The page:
February 8, 2018: Molecular Therapy: the Journal of the American Society of Gene Therapy
Olivia Monteiro, Changwei Chen, Ryan Bingham, Argyrides Argyrou, Rachel Buxton, Christina Pancevac Jönsson, Emma Jones, Angela Bridges, Kelly Gatfield, Sybille Krauß, Jeremy Lambert, Rosamund Langston, Susann Schweiger, Iain Uings
Expression of mutant Huntingtin (HTT) protein is central to the pathophysiology of Huntington's Disease (HD). The E3 ubiquitin ligase MID1 appears to have a key role in facilitating translation of the mutant HTT mRNA suggesting that interference with the function of this complex could be an attractive therapeutic approach. Here we describe a peptide that is able to disrupt the interaction between MID1 and the α4 protein, a regulatory subunit of protein phosphatase 2A (PP2A). By fusing this peptide to a sequence from the HIV-TAT protein we demonstrate that the peptide can disrupt the interaction within cells and show that this results in a decrease in levels of ribosomal S6 phosphorylation and HTT expression in cultures of cerebellar granule neurones derived from HdhQ111/Q7 mice...
February 27, 2018: Neuroscience Letters
Eris Bidollari, Giovannina Rotundo, Daniela Ferrari, Ornella Candido, Laura Bernardini, Federica Consoli, Alessandro De Luca, Iolanda Santimone, Giuseppe Lamorte, Andrea Ilari, Ferdinando Squitieri, Angelo Luigi Vescovi, Jessica Rosati
Huntington's disease (HD) is an incurable, autosomal dominant, hereditary neurodegenerative disorder that typically manifests itself in midlife. This pathology is linked to the deregulation of multiple, as yet unknown, cellular processes starting before HD onset. A human iPS cell line was generated from skin fibroblasts of a subject at the presymptomatic life stage, carrying a polyglutamine expansion in HTT gene codifying Huntingtin protein. The iPSC line contained the expected CAG expansion, expressed the expected pluripotency markers, displayed in vivo differentiation potential to the three germ layers and had a normal karyotype...
February 21, 2018: Stem Cell Research
Marina Kovalenko, Austen Milnerwood, James Giordano, Jason St Claire, Jolene R Guide, Mary Stromberg, Tammy Gillis, Ellen Sapp, Marian DiFiglia, Marcy E MacDonald, Jeffrey B Carroll, Jong-Min Lee, Susan Tappan, Lynn Raymond, Vanessa C Wheeler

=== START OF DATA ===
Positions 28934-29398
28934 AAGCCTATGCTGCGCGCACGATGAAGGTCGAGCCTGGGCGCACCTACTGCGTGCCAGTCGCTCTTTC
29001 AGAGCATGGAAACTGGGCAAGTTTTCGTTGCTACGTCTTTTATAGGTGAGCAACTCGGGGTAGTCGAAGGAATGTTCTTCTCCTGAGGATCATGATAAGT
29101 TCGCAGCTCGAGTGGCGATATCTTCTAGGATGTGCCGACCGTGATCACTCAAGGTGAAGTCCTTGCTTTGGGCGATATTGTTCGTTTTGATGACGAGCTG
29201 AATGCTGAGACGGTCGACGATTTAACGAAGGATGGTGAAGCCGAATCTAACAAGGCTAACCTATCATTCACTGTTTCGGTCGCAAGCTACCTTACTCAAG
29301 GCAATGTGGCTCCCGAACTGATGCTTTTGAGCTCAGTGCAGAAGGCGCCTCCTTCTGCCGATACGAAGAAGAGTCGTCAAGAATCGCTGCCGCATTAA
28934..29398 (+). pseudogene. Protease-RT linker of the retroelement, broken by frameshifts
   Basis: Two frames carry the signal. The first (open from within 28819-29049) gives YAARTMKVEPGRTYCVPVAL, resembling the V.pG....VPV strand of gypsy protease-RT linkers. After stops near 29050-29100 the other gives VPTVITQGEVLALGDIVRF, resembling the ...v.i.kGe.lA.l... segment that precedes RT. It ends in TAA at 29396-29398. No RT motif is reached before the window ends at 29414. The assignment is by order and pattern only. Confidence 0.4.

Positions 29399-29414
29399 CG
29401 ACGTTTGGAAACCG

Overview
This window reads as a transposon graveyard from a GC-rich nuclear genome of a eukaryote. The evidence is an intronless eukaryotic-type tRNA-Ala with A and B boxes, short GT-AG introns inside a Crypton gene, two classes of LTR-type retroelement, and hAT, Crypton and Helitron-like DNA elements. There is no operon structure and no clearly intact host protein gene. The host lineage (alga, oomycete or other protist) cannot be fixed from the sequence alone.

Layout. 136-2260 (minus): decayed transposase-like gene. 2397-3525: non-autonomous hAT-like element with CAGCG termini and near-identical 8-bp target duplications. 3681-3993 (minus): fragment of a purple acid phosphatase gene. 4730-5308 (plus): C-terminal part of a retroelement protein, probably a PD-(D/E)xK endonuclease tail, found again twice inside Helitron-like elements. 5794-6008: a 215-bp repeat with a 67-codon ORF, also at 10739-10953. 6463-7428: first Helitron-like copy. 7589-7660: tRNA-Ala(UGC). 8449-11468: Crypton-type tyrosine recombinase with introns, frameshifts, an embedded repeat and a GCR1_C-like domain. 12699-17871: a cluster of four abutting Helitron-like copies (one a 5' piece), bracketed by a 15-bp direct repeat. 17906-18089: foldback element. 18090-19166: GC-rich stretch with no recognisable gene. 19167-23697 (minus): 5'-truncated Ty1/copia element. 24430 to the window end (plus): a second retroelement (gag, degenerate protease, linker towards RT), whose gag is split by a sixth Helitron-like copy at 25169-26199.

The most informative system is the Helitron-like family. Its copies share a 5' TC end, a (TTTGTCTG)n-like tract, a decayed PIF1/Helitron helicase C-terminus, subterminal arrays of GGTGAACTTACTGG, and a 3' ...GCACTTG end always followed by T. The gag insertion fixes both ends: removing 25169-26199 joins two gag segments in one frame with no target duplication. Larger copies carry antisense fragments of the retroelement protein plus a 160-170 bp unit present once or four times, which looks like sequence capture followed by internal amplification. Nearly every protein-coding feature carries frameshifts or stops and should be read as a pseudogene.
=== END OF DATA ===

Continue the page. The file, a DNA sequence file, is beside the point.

BACKGROUND: Successful disease-modifying therapy for Huntington's disease (HD) will require therapeutic intervention early in the pathogenic process. Achieving this goal requires identifying phenotypes that are proximal to the HTT CAG repeat expansion. OBJECTIVE: To use Htt CAG knock-in mice, precise genetic replicas of the HTT mutation in patients, as models to study proximal disease events. METHODS: Using cohorts of B6J.HttQ111/+ mice from 2 to 18 months of age, we analyzed pathological markers, including immunohistochemistry, brain regional volumes and cortical thickness, CAG instability, electron microscopy of striatal synapses, and acute slice electrophysiology to record glutamatergic transmission at striatal synapses...
2018: Journal of Huntington's Disease
Catherine Kielar, A Jennifer Morton
The threshold of CAG repeat expansion in the HTT gene that causes HD is 36 CAG repeats, although 'superlong' expansions are found in individual neurons in postmortem brains. Previously, we showed that, compared to mice with <250 CAG repeats, onset of disease in R6/2 mice carrying superlong (>440) CAG repeat expansions was delayed, and disease progression was slower. Inclusion pathology also differed from 250 CAG repeat mice, being dominated by a novel kind of extranuclear neuronal inclusion (nENNI) that resembles a class of aggregate seen in patients with the adult onset form of HD...
2018: Journal of Huntington's Disease
Qiang Guo, Bin Huang, Jingdong Cheng, Manuel Seefelder, Tatjana Engler, Günter Pfeifer, Patrick Oeckl, Markus Otto, Franziska Moser, Melanie Maurer, Alexander Pautsch, Wolfgang Baumeister, Rubén Fernández-Busnadiego, Stefan Kochanek
Huntingtin (HTT) is a large (348 kDa) protein that is essential for embryonic development and is involved in diverse cellular activities such as vesicular transport, endocytosis, autophagy and the regulation of transcription. Although an integrative understanding of the biological functions of HTT is lacking, the large number of identified HTT interactors suggests that it serves as a protein-protein interaction hub. Furthermore, Huntington's disease is caused by a mutation in the HTT gene, resulting in a pathogenic expansion of a polyglutamine repeat at the amino terminus of HTT...
February 21, 2018: Nature
Xiao Zhou, Gang Li, Anna Kaplan, Michael M Gaschler, Xiaoyan Zhang, Zhipeng Hou, Jiang Mali, Roseann Zott, Serge Cremers, Brent R Stockwell, Wenzhen Duan
Huntington's disease (HD) is caused by a cytosine-adenine-guanine (CAG) trinucleotide repeat expansion in the huntingtin (HTT) gene encoding an elongated polyglutamine tract within the N-terminal of the Huntingtin protein (Htt) and leads to Htt misfolding, aberrant protein aggregation, and progressive appearance of disease symptoms. Chronic activation of endoplasmic reticulum (ER) stress by mutant Htt (mHtt) results in cellular dysfunction and ultimately cell death. Protein disulfide isomerase (PDI) is a chaperone protein located in the ER...
February 16, 2018: Human Molecular Genetics